"This Court finds that the photographs were erroneously admitted, but constitute only harmless error in light of the strong evidence otherwise introduced regarding defendant-Jones' participation in the conspiracy and identification of him by other witnesses and the in-court identification of him by Mrs. Willard [Citations omitted]. . . However, the assistant United States Attorneys and other government prosecutors should take heed regarding the introduction of mugshots during trial and if this practice is continued, future cases may very well be reversed [Citation omitted]. . . ." (Emphasis supplied) Rixner, supra, at 1226.

It is noteworthy that the photographs used at trial in the Rixner case had been carefully "doctored" so that the prejudicial words and numbers were not visible to the jury. See also United States v. Davis, 487 F.2d 112 (5th Cir. 1973), cert. denied, 415 U.S. 981, 94 S. Ct. 1573, 39 L. Ed. 2d 878.

In the instant case, this Court will follow the analysis adopted by the United States Court of Appeals for the Fifth Circuit in the Bowers case, i. e., the Harrington analysis. In applying this analysis, we find that (1) the State did not have a demonstrable need to introduce the photographs in light of the two reliable in-court identifications; (2) also, the photographs in question depicted the appellant in such a way that the jury could reasonably infer that he had a prior criminal record; and (3) the manner of introduction at trial drew particular attention to the source or implications of the photographs themselves. Thus, having failed to pass all three prongs of the Harrington analysis, the introduction of the photographs into evidence constituted reversible error.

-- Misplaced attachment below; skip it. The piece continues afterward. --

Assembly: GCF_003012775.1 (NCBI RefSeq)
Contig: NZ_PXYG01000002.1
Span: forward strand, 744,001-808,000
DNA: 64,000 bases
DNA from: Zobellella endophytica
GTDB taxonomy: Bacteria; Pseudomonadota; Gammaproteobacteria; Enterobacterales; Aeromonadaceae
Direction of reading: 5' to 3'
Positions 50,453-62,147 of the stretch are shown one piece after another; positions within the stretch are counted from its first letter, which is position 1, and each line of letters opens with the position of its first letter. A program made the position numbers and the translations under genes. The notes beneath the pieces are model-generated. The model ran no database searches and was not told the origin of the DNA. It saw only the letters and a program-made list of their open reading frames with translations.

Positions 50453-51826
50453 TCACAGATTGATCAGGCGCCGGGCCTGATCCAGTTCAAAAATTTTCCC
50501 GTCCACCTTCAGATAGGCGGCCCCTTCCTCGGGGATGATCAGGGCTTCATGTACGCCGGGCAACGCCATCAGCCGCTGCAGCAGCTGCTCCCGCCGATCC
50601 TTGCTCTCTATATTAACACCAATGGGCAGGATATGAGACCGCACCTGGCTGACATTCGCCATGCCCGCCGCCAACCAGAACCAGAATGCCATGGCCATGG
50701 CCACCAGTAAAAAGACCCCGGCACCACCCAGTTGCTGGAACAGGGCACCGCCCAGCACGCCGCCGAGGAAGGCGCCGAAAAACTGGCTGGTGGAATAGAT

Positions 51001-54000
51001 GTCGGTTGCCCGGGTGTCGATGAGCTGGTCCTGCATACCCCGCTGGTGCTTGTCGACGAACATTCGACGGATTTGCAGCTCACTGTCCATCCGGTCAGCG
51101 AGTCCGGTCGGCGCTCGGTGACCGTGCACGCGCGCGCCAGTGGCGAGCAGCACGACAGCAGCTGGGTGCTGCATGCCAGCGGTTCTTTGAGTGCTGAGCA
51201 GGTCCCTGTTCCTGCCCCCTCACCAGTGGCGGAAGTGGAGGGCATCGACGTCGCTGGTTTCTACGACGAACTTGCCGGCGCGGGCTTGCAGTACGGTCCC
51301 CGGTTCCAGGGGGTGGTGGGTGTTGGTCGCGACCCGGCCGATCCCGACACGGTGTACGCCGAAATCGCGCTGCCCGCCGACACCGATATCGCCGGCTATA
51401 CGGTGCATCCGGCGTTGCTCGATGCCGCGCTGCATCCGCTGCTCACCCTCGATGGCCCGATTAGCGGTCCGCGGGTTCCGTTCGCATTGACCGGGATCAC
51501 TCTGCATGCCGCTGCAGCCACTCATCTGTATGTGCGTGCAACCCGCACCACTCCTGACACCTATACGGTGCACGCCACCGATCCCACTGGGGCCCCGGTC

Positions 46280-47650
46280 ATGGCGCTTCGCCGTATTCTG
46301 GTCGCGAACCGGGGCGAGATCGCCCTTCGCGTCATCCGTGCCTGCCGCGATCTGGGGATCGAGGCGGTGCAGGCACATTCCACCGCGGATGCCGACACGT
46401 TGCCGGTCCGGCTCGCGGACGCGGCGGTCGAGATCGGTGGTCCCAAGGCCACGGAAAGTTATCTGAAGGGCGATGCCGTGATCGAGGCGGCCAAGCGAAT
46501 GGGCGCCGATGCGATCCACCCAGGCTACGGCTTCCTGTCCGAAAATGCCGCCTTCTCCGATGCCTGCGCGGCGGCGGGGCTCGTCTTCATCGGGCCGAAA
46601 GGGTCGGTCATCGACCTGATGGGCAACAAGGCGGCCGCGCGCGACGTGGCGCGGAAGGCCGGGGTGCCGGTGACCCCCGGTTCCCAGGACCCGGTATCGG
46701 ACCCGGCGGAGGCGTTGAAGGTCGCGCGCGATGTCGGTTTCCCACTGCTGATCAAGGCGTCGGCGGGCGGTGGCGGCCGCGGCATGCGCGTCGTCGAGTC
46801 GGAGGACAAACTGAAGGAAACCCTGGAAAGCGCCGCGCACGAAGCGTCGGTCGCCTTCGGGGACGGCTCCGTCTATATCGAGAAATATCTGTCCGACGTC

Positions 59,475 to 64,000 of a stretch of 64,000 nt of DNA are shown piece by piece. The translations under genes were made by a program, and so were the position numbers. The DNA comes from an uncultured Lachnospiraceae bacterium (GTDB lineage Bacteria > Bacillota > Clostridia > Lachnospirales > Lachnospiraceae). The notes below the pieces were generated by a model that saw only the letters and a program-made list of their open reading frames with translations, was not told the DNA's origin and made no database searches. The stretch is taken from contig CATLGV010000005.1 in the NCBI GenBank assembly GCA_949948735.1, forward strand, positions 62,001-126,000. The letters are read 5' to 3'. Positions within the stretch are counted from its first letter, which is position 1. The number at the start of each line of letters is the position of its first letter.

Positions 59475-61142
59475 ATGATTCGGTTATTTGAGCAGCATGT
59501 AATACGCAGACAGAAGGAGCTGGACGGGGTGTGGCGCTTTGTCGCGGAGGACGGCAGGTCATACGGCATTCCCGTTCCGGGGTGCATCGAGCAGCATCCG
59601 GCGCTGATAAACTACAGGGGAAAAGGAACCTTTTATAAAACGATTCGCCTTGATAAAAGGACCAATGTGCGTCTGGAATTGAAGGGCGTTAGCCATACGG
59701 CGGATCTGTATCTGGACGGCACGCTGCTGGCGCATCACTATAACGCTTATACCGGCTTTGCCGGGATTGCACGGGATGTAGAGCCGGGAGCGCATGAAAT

In asserting that the trial judge did not err in admitting arresting Officer Bell's testimony concerning the appellant's statement, the State again relies on the so-called "identity exception" noted in Part I of this opinion. For the reasons therein stated, we feel that application of the "identity exception" is inappropriate in this case. Officer Bell's testimony contained irrelevant material which had no probative value, other than proving the existence of prior offenses. Madison v. State, 40 Ala.App. 62, 109 So. 2d 749 (1958), cert. denied, 268 Ala. 699, 109 So. 2d 755.

The references therein to the appellant's sexual preferences should have been excised by the trial court. The reference to the appellant's prison record only served to get before the jury indirectly information which the State, by virtue of the appellant's not having taken the stand, was forbidden to present directly. Williams v. State, Ala. Sup., 350 So. 2d 708; Scott v. State, Ala.Cr. App., 353 So. 2d 36 (1977). It is fundamental that the accused in a criminal trial is entitled not to have his prior criminal record brought before the jury if he chooses not to take the witness stand, and if the evidence of collateral offenses does not specifically fit within an enumerated exception to the general rule of exclusion. McMurtrey v. State, 37 Ala.App. 656, 74 So. 2d 528 (1954); Hinkle v. State, 50 Ala.App. 215, 278 So. 2d 218 (1973).

For the errors hereinabove enumerated, the judgment is reversed and the cause remanded for a new trial.


All the Judges concur.

DeCARLO, J., in result only.